Initiator of the TRT process is Dan Bar-On, today Professor for clinical psychology at Ben-Gurion University in Beersheva. The beginnings of TRT go back decades. TRT is not a new form of therapy. It is a process of dialogue, the versatility and complexity of which can only be grasped by tracing it back to it’s roots. One of the beginnings was in June 1992. Eighteen people met at Wuppertal University for a dialogue lasting over several days. All shared the same fate: the silence of their parents about a central part of their own individual biography. The parents of everyone in the Wuppertal group were either Holocaust victims and survivors or organisers and perpetrators of the genocide. Children of Nazi victims were to encounter the children of Nazi perpetrators. The mere fact of meeting one another, spending several days together, sitting opposite one another in a room and talking, had meant a difficult step for most of them. Nearly everyone went to Wuppertal full of fear and anxiety. They had taken this step, in the hope it could be a way of breaking out of this prison of silence in which they lived.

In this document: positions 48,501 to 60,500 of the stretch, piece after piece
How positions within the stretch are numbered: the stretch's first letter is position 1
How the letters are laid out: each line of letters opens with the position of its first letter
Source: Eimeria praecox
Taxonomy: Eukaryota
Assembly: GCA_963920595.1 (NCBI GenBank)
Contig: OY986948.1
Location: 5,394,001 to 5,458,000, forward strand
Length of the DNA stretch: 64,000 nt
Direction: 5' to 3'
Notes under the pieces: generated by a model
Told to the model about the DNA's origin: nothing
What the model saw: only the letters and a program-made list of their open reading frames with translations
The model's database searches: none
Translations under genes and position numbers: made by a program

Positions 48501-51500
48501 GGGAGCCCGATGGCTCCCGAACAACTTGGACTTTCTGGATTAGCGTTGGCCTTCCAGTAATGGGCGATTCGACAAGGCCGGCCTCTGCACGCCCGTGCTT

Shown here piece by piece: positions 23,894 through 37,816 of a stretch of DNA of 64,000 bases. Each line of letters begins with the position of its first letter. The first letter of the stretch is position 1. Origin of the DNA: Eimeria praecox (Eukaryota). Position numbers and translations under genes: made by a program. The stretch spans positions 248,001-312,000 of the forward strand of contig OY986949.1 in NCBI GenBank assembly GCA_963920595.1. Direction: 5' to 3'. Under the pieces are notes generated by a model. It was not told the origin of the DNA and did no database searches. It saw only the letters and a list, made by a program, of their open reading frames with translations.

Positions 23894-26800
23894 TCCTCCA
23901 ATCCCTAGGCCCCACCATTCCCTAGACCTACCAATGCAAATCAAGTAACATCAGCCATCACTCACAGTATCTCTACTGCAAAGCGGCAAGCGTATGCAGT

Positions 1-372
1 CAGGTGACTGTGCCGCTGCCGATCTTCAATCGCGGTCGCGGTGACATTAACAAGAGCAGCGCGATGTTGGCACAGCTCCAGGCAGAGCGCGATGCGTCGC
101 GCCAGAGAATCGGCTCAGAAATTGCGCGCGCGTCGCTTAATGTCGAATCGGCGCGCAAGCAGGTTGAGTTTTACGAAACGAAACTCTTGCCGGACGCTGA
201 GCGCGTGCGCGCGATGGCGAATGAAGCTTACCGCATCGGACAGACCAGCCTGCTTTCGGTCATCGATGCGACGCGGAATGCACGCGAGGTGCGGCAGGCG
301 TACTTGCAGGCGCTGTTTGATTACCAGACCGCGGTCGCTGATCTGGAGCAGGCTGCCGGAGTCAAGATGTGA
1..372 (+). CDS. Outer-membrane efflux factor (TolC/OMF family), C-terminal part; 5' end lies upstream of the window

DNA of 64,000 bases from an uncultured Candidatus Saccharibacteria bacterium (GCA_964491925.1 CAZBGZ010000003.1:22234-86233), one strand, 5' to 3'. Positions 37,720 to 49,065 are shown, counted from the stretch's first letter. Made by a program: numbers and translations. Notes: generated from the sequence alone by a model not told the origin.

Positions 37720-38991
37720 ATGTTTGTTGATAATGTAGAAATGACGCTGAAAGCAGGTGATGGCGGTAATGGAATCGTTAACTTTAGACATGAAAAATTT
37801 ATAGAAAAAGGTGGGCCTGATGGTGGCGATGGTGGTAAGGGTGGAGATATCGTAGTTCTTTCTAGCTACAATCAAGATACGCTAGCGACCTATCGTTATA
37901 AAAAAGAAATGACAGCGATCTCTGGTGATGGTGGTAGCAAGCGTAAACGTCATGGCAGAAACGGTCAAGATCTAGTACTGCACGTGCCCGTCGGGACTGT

Most Holocaust survivors are badly traumatised. Concealment of the degradations they had suffered was also a strategy for returning to a normal way of life. The Israel of the fifties and sixties was a nation of the strong and the victorious and, with the exception of the official remembrance rituals, there was no place for this kind of suffering. Consequently their pain and grief never received the proper consideration and attention it deserved. For Nazi perpetrators too, concealment of their actions and denial of any responsibility for the mass murder was fundamental in order to continue life as normal citizens. Suppression was also part of the official culture in the country of the perpetrators. It was only at the beginning of the sixties, almost two decades after the war had ended, through the Auschwitz trial in Frankfurt, that the effects of the Holocaust were addressed in public for the first time. Hertha B., who was also in Wuppertal in 1992, was twenty when she first learned, following the arrest of her father and the subsequent trial, that he had been a Nazi officer and had taken part in the mass murder in the Ukraine. The realisation of having a mass murderer as father was to effect her for the rest of her life.